This colorful tale was written by local historian J. S. Minard and appeared in the Belmont Dispatch, November 21, 1902. It originally was published in the Cuba Patriot. Our thanks to Karen Meisenheimer for its transcription.



Interesting Reminiscences of Local Politics in 1840-44

As all those who are old enough will remember, and those of fewer years may know from reading or hearing it from the lips of their elders, the presidential campaign of 1840 was unique in that it was the first campaign of song and singing in our history. To song-singing was added hard cider, coon skins and log cabins.

The whig candidates for president and vice president were General William Henry Harrison and John Tyler, and they were wafted into office on waves of song and hard cider. “Tippicanoe and Tyler too” was emblazoned on their banners, and was the slogan which inspired the whig hosts, and spurred them on to victory. Log cabins were built, in which to hold their meetings which were many and enthusiastic, and no meeting was considered a success without a barrel or barrels of hard cider, which would be stood on end, the upper head knocked in and half a dozen gourd shells hung around it, from which the ardent young whigs (and older ones too) would drink sour beverage, and it seemed sometimes as though loyalty to the party and its candidates was measured by the amount of cider they could drink. Tacked on to the outside and inside walls of the cabin were seen numerous coon skins and the democrats in derision called the whigs “coonies.” Four years latter the democrats having learned the lesson, actually outsang the whigs and elected James K Polk of Tennessee over Henry Clay of Kentucky. The chorus of one of their songs ran “For Polk is the boy to splie your fun, and sadly bust your biter. You’ll find a different race to run from that of Tip and Tyler.”

The late Judge Martin Grover that year (1844) ran for congress and was elected. During the campaign he was called to Batavia to address a democratic mass meeting. He was introduced as the “ragged lawyer from Allegany,” and opened his speech with these memorable words, “In 1840, it rained hard cider, forty days and forty nights,” which came mighty near being a literal fact. But the main object of this article is to tell of a prank which an Allegany whig played on his whig brothers of Perry, Wyoming Co. then however in Genesee Co.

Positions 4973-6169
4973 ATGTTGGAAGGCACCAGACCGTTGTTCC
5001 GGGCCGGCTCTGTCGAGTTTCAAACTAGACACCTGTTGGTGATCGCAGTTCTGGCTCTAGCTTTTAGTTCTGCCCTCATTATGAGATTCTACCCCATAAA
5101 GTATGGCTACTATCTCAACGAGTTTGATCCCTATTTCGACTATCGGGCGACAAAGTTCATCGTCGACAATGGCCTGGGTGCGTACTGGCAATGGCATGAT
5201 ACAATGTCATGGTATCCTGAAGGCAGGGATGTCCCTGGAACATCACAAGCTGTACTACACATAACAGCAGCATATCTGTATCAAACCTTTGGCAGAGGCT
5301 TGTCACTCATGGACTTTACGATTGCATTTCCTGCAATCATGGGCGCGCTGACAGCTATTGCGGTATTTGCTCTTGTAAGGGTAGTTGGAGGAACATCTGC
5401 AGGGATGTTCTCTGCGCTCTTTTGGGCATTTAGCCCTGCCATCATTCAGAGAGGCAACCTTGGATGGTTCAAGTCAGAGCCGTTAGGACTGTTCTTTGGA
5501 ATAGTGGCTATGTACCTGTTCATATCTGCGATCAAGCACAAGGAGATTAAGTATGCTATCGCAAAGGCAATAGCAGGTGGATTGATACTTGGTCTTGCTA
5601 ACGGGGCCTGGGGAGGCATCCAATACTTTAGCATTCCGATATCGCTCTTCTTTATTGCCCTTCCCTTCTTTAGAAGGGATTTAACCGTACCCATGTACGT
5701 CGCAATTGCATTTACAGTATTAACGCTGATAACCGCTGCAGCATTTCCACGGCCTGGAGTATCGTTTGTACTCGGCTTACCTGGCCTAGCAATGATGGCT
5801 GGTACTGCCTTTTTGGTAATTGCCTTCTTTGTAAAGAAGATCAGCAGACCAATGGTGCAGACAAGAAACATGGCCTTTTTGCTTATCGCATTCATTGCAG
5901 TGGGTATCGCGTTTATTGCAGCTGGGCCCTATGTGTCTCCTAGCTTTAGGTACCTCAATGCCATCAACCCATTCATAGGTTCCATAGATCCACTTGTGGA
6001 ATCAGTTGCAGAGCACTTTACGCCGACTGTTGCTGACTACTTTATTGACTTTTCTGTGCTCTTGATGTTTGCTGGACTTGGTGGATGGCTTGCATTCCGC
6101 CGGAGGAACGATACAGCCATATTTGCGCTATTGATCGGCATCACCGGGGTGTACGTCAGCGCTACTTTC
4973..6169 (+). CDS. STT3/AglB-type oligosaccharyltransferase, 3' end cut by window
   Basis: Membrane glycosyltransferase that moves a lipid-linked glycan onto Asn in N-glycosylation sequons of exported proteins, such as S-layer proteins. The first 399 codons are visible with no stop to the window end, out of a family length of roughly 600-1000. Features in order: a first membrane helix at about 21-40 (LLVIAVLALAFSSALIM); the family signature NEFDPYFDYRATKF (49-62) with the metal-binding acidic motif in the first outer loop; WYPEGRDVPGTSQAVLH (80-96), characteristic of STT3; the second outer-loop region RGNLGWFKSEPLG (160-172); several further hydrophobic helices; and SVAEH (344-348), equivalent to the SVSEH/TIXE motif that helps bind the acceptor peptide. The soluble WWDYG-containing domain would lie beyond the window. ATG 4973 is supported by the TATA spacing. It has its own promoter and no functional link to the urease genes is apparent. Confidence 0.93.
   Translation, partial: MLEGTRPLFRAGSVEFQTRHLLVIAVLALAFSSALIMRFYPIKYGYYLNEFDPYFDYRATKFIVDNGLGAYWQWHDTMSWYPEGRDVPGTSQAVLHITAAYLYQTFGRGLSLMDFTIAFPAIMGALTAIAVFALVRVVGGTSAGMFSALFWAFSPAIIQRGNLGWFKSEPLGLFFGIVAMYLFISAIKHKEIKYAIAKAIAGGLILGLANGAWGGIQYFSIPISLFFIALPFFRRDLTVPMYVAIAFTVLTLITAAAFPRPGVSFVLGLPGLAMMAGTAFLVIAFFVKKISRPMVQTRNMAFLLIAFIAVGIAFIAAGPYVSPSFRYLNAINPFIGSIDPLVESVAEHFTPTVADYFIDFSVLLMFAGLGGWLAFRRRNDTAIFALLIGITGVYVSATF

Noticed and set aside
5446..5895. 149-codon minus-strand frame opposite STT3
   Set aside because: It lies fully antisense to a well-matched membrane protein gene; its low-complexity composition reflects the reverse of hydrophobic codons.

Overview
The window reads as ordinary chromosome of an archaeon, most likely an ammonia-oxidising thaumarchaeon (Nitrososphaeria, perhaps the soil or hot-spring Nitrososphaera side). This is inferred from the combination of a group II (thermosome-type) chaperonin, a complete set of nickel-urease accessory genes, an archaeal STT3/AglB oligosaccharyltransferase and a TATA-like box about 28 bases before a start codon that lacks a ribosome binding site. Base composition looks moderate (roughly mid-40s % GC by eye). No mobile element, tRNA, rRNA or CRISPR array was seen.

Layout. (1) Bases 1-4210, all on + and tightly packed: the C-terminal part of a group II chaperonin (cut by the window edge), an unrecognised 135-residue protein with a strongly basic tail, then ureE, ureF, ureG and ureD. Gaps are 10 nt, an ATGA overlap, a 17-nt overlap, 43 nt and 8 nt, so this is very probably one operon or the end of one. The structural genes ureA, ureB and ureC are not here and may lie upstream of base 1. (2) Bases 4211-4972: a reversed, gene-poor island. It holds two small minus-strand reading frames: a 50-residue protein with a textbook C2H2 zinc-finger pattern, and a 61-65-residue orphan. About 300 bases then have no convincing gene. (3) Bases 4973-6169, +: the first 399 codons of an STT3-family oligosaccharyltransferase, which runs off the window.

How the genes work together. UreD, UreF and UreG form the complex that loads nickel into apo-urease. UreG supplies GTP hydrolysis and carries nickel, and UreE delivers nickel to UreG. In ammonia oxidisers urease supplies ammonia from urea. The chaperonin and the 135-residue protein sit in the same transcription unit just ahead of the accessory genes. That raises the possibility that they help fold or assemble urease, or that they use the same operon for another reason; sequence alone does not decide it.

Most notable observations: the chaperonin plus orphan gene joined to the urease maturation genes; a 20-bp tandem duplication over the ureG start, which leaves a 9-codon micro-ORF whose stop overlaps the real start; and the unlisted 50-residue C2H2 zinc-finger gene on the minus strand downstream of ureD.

A whig mass meeting at Angelica had been determined upon. Cider in Allegany was scarce, and the time for the meeting was drawing near. Some one was going “out north” for salt and other supplies, and he was commissioned to get a barrel for use at the meeting. He succeeded in getting back as far as Perry. About noon he drove into the barn at the hotel, put out his team and staid to dinner.

His load however had been noticed. A whig mass meeting was to be held that afternoon, and they were short of cider. He was asked what he had in his barrels. He told them he had salt and cider. They offered him two prices for more for it, but no, he could not let it go for it was for a meeting at Angelica. It was for that meeting, and only that, and they must have it. But the men of Perry were importunate, and during the noon hour it was intimated to our Alleganian that they were [bound] to have that cider, peaceful if possible, by force if necessary, but rather than resort to violence, they would pay even three prices for it. The Alleganian’s mind was made up at once what to do. So quietly visiting the drugstore, he purchased a liberal quantity of ipecac, and slipping though the hotel back yard, he succeeded unobserved in introducing it into the barrel of cider.

Settling his bill he prepared to leave, but was immediately beset by the crowd clamoring for the cider. As long as it was prudent to do so, he protested, but finally rightly judging from unmistakable symtoms [sic] he yielded, taking however abent three prices for the fluid and immediately “dug out,” felling that strong personal interests were involved and that he wanted to see Angelica at the earliest convenient hour.

When the Perry meeting had got well started, quite a number, some prominent in the proceedings, felt constrained so absent themselves, in fact the number of enforced absentees was surprising, and seriously impaired the effect of the meeting. Anxious inquiry was made for the Alleganian, but to no avail. He was wending his way back to Angelica.

How the Angelica whigs got along with their meeting or how they treated our hero on his return, deponent saith not, but for proof of the truth of the story reference may be had to Mr. David Kirkpatrick – J. S. Minard in Cuba Patriot.